One day when I was in North Devon recently I drove Fiona down to the western edge of Dartmoor. I fancied a good moorland walk, with a standing stone or two as a target destination.
First I had lunch at The Arundell Arms Hotel at Lifton, a bit east of Launceston, and only just inside the Devon boundary. I can recommend the place. It specialises in providing comfortable country accommodation for the active and well-salaried visitor who might wish to do, say, a spot of fishing nearby. Lifton lies close to the confluence of the Wolf, Thrushet, Lyd and Tamar rivers. See http://www.arundellarms.com/. Although I arrived a bit late for lunch, around 2.00pm, as I'd been country-church-hunting since the late morning, they gave me a lovely gammon ham and mustard sandwich, washed down with a refreshing gin and tonic:
I had a good chat with the barmaid, who was local, and otherwise a college student at Exeter. Now, look at the way the bread encapsulates the layers of ham. And it's only meant to be a sandwich! That's finesse. This is another hotel I would love to stay in, if ever I give up caravanning. And it's not the only one I can say that of (there a whole post coming up, devoted to another fine hotel I dined at in Instow, which has a curious link with The George Hotel at Stamford, the scene of my most outrageously expensive essay into fine dining yet).
After stoking up at Lifton, I headed south-east towards the fringes of Dartmoor. The scenery got a little wilder, rockier anyway. Of course I had a quick look at Brentor, that abrupt pile of granite topped with a church:
Brentor can be seen for miles around, and gets silhouetted in the sunset, if you are on Dartmoor proper. That was something I had in mind. I dearly wanted to climb up and see inside the church, and get the view from the top, but there wasn't time to do that and have a two-hour walk on Dartmoor. Another day, then.
Driving on, I soon passed the first of my 'standing stones' - actually an impressive old milepost - at a road junction south-west of Mary Tavy:
Not long after that, I was driving through the nearby village of Peter Tavy, then up a narrow road leading eastwards onto the moor, where I could safely leave Fiona in a car park that was clearly once an old quarry.
She had company: all of them blue cars, one of them another Volvo. She'd be all right, then. And my keen detective mind picked up another thing: there must be other humanoids abroad on the moor that afternoon. I wondered if I would encounter them.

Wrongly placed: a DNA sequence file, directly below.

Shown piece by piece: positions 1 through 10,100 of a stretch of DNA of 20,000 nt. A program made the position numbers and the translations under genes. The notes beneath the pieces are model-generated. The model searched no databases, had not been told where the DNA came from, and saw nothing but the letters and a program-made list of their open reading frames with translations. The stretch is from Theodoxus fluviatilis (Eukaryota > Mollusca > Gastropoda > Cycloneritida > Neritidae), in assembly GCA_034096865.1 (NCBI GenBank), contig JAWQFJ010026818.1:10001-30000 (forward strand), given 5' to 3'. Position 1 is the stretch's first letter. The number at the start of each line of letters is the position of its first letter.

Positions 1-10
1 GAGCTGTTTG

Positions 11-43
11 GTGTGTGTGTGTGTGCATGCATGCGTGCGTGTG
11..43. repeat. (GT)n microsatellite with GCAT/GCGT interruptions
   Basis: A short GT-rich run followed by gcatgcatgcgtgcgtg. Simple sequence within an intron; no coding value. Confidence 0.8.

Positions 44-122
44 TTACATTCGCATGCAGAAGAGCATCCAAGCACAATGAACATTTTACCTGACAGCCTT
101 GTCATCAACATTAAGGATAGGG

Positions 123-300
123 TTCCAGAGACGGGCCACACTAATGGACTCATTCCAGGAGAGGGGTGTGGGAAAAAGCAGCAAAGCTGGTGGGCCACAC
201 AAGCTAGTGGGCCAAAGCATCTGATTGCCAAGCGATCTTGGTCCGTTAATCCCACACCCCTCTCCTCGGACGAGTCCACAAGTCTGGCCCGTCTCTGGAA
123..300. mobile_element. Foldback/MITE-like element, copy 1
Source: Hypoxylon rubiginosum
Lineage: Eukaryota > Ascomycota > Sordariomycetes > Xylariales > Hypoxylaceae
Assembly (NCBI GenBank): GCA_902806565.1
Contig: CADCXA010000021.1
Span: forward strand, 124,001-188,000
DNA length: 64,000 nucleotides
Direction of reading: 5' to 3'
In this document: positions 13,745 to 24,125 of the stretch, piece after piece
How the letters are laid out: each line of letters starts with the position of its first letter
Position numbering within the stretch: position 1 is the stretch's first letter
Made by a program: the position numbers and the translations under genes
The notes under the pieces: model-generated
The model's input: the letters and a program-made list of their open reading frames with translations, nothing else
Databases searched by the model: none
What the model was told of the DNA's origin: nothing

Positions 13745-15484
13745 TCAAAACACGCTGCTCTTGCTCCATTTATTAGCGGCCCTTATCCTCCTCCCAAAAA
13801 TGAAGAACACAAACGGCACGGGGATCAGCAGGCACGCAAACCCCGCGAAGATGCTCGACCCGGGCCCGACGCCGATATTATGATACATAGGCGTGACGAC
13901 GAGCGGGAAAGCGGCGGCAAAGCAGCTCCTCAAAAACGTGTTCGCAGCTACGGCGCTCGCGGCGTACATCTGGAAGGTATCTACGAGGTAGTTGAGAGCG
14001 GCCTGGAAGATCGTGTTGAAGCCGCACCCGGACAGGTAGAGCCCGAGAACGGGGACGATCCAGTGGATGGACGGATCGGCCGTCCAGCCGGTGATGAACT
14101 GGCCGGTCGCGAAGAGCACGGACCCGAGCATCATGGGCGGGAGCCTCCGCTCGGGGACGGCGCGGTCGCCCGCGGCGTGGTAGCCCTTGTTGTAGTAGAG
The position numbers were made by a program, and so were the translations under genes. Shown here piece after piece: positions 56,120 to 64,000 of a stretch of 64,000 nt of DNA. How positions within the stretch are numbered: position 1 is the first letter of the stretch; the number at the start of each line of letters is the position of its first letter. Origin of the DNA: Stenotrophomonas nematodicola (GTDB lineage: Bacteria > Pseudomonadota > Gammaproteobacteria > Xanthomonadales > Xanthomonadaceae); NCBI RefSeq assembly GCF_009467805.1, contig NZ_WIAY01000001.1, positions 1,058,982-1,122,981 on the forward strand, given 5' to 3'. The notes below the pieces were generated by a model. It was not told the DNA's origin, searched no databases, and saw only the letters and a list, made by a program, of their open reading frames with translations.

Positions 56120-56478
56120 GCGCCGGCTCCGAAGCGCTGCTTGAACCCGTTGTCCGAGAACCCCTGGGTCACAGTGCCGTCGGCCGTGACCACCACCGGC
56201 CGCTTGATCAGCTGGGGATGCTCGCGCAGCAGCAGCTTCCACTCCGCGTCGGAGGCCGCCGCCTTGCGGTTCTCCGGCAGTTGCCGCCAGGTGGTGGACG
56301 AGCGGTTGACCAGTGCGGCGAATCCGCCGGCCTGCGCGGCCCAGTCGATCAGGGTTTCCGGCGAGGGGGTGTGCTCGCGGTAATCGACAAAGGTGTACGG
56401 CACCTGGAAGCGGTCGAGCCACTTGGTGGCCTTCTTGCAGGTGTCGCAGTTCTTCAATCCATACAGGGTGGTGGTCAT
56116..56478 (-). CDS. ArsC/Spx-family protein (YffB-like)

Booted up, I headed off up a farm track towards my objectives. There were two. The ultimate one was an unnamed 'Standing Stone' on Petertavy Great Common, marked on the OS map at grid reference SX 550 787. And I noticed also the existence of a 'Stone Row' close by. But half way there was something marked on the map as 'Stephen's Grave'. I now know that this was simply the spot where a love-lorn suicide was buried, and that there is just a stumpy little monument to be seen. But in my memory at the time was a painting I'd found last September in the Royal Albert Memorial Museum at Exeter, by Devon artist William Widgery (1826-1893). The painting (1872) was called Ancient Cross on Whitchurch Down near Tavistock, but I'd forgotten that. I could vaguely recall what it looked like though, and I thought that Stephen's Grave was the spot from which Widgery had painted his sunset view with Brentor in the distance. Here's the painting:
Here's the reality at Stephen's Grave:
Ah, not a cross; and a lot further from Brentor. Artistic licence, to make the scene look better? Maybe. I had to await access to my PC at home, and my main photo archive, before I could answer that. The cross in the painting was actually elsewhere, a few miles south-west, up on the hillside east of Tavistock. I will visit it next September, when down in Devon again, and this time try to take a photo that really does match the view in the painting! There's another cross I could visit too, a tall granite one erected by Widgery himself on top of a tor east of Lydford. See http://www.legendarydartmoor.co.uk/widg_crss.htm. That's an interesting website for some other stuff, too!
Shortly after this, humanoids came into view. A male and a female. They were attired for rambling on the moor, and clearly returning from a trek. We met. We chatted. I mentioned that I was aiming for a standing stone that lay ahead. Oh yes, said the man. There was a rather impressive tall thin stone over the next rise, about eight foot high. I couldn't miss it. Thank you very much. It sounded well worth the effort, even though it was thoroughly pleasant just to be out on the moor and communing with elemental things.
It hove into view just as described.
It's a bit like a stone scimitar, thrust skywards by some subterranean demon. I didn't catch it in proper sunlight, but it impressed me nevertheless. Did it do anything magical in moonlight? Or at solstice-time? Such as emit a shriek, or say wise words to anyone close by?
What about that stone row? Hmmm...there were stumpy rocks, on their sides mostly. That must be the row. It had mostly fallen over, collapsed into the turf. There was just one stone left standing, a small thing that I thought might in fact be no more than a boundary marker:
It's better in the photo than it looked on the ground. I looked for Runes, but there weren't any.
Well, that was that. The show was over. I walked back to Fiona, got some nice things to eat from Waitrose in Okehampton, and sped back to the caravan to feast.